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He came into the world as a lover of His enemies. For enemies He shed His blood, but by His blood He converted His enemies.

– Augustine

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North Dakota's Secretary of State's Office says voting is going relatively smoothly....

     BISMARCK, N.D. (AP) - North Dakota's Secretary of State's Office says voting is going relatively smoothly, though a professor helping monitor voting in Indian Country says some people are having problems producing the required documents to vote.
     State Elections Director John Arnold says he hasn't heard of any widespread problems at reservation polling sites. But Professor Carla Fredericks with the University of Colorado's American Indian Law Clinic says dozens and perhaps hundreds of American Indians are having issues with the state's recently tightened voter identification laws. Voters need a provable street address, and many people on reservations don't know theirs and don't have IDs that list it. Tribes and nonprofits worked before the election to provide free qualifying ID to thousands of members, but Fredericks says it's still a problem for some.

     BISMARCK, N.D. (AP) - North Dakotans who are turning out to vote have a lot on their minds, especially the U.S. Senate race between incumbent Democrat Heidi Heitkamp and Republican challenger Kevin Cramer.
     Forty-three-year-old Bismarck banker Heidi Wahl-McDonald says she favors Heitkamp because of what she's done to help farmers and businesses, and because Heitkamp doesn't always vote along party lines.
     Eighteen-year-old Bismarck retail store worker Connor Gref says he researched the candidates' claims about one another, and found Cramer to be more truthful and credible.
     The outcome of the race could be key to control of the Senate, but it's not the only thing drawing voters. Other big issues being decided are whether to make recreational marijuana legal, whether to explicitly bar non-citizens from voting, and whether to create an ethics commission and restrict lobbying.

     BISMARCK, N.D. (AP) - A lot of North Dakotans still vote on Election Day, but an increasing number are voting early. The Secretary of State's Office says 150,894 people cast ballots in early voting at poll sites or through absentee and vote-by-mail ballots. The total surpassed those from 2012 and 2016 - both presidential election years in which voter turnout is traditionally higher than in midterm elections like the one this year. In 2016, the number was 134,805. In 2012, it was 136,685.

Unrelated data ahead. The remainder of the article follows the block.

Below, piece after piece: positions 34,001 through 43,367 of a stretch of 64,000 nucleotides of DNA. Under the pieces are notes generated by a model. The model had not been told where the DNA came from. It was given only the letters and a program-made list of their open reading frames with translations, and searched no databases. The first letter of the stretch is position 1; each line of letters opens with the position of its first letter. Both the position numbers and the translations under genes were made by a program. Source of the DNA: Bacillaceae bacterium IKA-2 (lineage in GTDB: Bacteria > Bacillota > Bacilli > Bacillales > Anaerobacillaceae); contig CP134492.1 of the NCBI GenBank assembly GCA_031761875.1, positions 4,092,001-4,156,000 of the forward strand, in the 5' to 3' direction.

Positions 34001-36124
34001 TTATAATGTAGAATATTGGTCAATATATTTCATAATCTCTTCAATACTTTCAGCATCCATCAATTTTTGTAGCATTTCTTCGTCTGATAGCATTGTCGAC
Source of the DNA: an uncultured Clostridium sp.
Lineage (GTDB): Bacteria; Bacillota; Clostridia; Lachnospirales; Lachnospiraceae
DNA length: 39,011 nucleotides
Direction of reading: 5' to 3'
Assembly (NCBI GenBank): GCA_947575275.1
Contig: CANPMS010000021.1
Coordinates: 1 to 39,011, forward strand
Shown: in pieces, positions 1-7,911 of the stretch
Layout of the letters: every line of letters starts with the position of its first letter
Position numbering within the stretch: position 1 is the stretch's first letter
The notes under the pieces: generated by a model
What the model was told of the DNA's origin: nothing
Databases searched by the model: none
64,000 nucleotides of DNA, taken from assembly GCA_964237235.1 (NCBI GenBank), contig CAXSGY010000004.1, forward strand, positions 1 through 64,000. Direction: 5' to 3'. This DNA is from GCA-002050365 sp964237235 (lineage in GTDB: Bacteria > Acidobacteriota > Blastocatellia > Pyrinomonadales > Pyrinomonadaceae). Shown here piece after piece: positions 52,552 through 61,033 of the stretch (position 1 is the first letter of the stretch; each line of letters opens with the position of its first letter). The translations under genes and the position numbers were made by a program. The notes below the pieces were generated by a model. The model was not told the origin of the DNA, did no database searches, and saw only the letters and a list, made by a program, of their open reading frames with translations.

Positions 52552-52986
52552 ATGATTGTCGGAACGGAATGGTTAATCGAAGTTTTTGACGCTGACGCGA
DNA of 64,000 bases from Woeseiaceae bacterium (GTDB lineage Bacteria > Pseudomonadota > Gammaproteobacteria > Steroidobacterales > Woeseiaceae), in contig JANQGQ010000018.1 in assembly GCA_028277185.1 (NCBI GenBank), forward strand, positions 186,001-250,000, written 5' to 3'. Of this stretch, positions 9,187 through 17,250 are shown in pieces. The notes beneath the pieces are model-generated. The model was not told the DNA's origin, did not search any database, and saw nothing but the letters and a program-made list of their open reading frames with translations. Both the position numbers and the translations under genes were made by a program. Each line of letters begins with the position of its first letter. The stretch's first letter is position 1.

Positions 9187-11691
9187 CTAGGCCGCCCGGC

Polling sites are open until 7 pm today and if you haven't already voted we encourage you to do so today. Voting information can be found at


     WASHINGTON (AP) - Homeland Security Secretary Kirstjen Nielsen says cybersecurity officials are hoping for the best in the midterm election but preparing to react to the worst. Nielsen says that the election will be the most secure in the modern era. She was speaking today at a command center where state and local officials are working with federal agents to share information on possible interference from foreign or domestic agents.
     States run elections, but Homeland Security is the federal department tasked with both cybersecurity and protecting the country's election infrastructure.
     Voters were managing long lines and malfunctioning machines in some areas, but those problems weren't because of any foreign interference. Nielsen says no voting machines have been compromised, but there has been a misinformation effort by foreign groups eager to sow discord.

     JAMESTOWN, N.D. (AP) - A man has pleaded guilty to fatally shooting his ex-wife in Jamestown last spring. Authorities say 25-year-old Nicole Gututala-Hoff was found shot to death in a vehicle in the parking lot of an apartment building on May 12. Twenty-seven-year-old Kevin Hoff turned himself in a short time later. KQDJ radio reports Hoff could face up to life in prison without parole after pleading guilty to murder today. Sentencing wasn't immediately scheduled.


     MEDINA, N.D. (AP) - Sheriff's deputies in southeastern North Dakota came to the aid of a duck hunter from Pennsylvania whose canoe had capsized in a slough south of Medina. A group of hunters called Stutsman County authorities late Monday morning. Three deputies wearing flotation suits swam out about 100 yards and rescued the 30-year-old man. He had been in the water hanging onto the overturned canoe for about half an hour. He and one of the deputies were examined at the Jamestown hospital. Neither was seriously hurt. The man was not immediately identified.


   (Copyright 2018 by The Associated Press.  All Rights Reserved.)


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